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    $\begingroup$ I thought you were asking why double results were the same as long double results, but I guess that's not it. What you're expecting is impossible due to roundoff errors. Also, I suspect M_PI might be double too, try 4*atan2(1.0l,1.0l) to make sure, the long double answer doesn't look right because you'd expect the numbers to be smaller than for double. $\endgroup$ – Kirill Nov 14 '17 at 20:04
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    $\begingroup$ @RoyLiao Your results are consistent with accuracy being degraded in just such a way, and these bugs are always easy to miss. In fact, there exist compilers that treat long double as a synonym for double, so one really does need to carefully check everything. $\endgroup$ – Kirill Nov 14 '17 at 23:37
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    $\begingroup$ @RoyLiao The limiting factor is not "the limit of double", but the accuracy with which operations are performed (machine precision), which is 2e-16 for doubles and 2e-34 for long doubles. You should probably stop and learn something more about floating point computations before you go on with your experiments, otherwise there are more suprises awaiting you. $\endgroup$ – Federico Poloni Nov 15 '17 at 8:49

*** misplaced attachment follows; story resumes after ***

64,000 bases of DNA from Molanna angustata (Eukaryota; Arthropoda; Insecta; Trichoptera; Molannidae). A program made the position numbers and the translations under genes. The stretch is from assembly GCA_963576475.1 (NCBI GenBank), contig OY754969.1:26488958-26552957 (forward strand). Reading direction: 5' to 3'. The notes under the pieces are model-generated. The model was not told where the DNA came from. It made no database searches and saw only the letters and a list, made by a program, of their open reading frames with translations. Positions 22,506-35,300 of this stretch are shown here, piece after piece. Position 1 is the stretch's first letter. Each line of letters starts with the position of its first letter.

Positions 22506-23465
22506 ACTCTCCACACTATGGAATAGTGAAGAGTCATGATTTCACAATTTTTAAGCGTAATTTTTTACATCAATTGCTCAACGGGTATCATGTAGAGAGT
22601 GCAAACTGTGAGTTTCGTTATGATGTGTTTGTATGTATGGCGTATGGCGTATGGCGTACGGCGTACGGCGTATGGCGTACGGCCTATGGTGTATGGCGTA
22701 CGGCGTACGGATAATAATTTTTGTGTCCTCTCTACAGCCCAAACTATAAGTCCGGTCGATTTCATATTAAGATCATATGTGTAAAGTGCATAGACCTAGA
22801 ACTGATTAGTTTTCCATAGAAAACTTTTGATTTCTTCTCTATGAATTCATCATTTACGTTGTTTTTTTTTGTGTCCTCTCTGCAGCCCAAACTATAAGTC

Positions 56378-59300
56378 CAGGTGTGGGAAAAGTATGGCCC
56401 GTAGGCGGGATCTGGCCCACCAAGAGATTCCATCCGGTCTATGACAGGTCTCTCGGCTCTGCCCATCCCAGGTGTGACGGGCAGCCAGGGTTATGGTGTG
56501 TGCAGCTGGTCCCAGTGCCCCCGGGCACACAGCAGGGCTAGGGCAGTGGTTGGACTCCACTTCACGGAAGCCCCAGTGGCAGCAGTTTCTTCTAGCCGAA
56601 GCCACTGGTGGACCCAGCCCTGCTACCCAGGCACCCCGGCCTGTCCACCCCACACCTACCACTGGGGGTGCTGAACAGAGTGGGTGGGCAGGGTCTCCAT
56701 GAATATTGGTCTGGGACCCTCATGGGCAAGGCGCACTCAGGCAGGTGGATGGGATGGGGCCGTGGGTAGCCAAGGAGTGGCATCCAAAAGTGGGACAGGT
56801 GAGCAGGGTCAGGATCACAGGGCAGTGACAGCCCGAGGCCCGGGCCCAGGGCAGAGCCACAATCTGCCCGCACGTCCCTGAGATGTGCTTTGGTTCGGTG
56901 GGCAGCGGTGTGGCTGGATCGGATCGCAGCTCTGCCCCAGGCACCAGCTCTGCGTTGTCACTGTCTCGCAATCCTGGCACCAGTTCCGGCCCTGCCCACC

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    $\begingroup$ @RoyLiao If you need 300 digits of accuracy, your best bet is using a multiprecision library such as gmplib.org. $\endgroup$ – Federico Poloni Nov 15 '17 at 13:23
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In addition to the various comments that point out that most built-in functions such as atan or exp operate on double precision variables, there is also the issue that long double on typical x86-type hardware is not actually much more accurate (if at all) than regular double. In particular, long double is not an arbitrary precision data type such as the ones that Mathematica uses -- Mathematica lets you choose the accuracy of variables however you want it, and it will compute things to this accuracy, but this is not the case for C's long double data type that has a fixed accuracy just like double.

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  • $\begingroup$ Also, different compilers treat the long double type differently. On some compilers, it's just a synonym for "double" On others you will get the 80 bit extended precision type. Also, the OS might turn on the double precision rounding mode by default. You need to check your particular compiler and OS. See linuxtopia.org/online_books/an_introduction_to_gcc/… $\endgroup$ – Brian Borchers Nov 15 '17 at 5:59
  • $\begingroup$ @Wolfgang Bangerth, I have also tried the exactly double long complex functions for those functions used, like cexpl, atan2l, but it does not make much difference. And I think the problem is, why the result is far away from the double_limit, even using double data type. $\endgroup$ – Roy Liao Nov 15 '17 at 8:34
  • $\begingroup$ @BrianBorchers I have checked the article you referred. Unfortunately, the problem does not lies here. $\endgroup$ – Roy Liao Nov 15 '17 at 8:41
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    $\begingroup$ It doesn't make much of a difference, or no difference at all? You cannot expect much more accuracy from 80-bit vs the usual 64-bit double precision. $\endgroup$ – Wolfgang Bangerth Nov 15 '17 at 14:03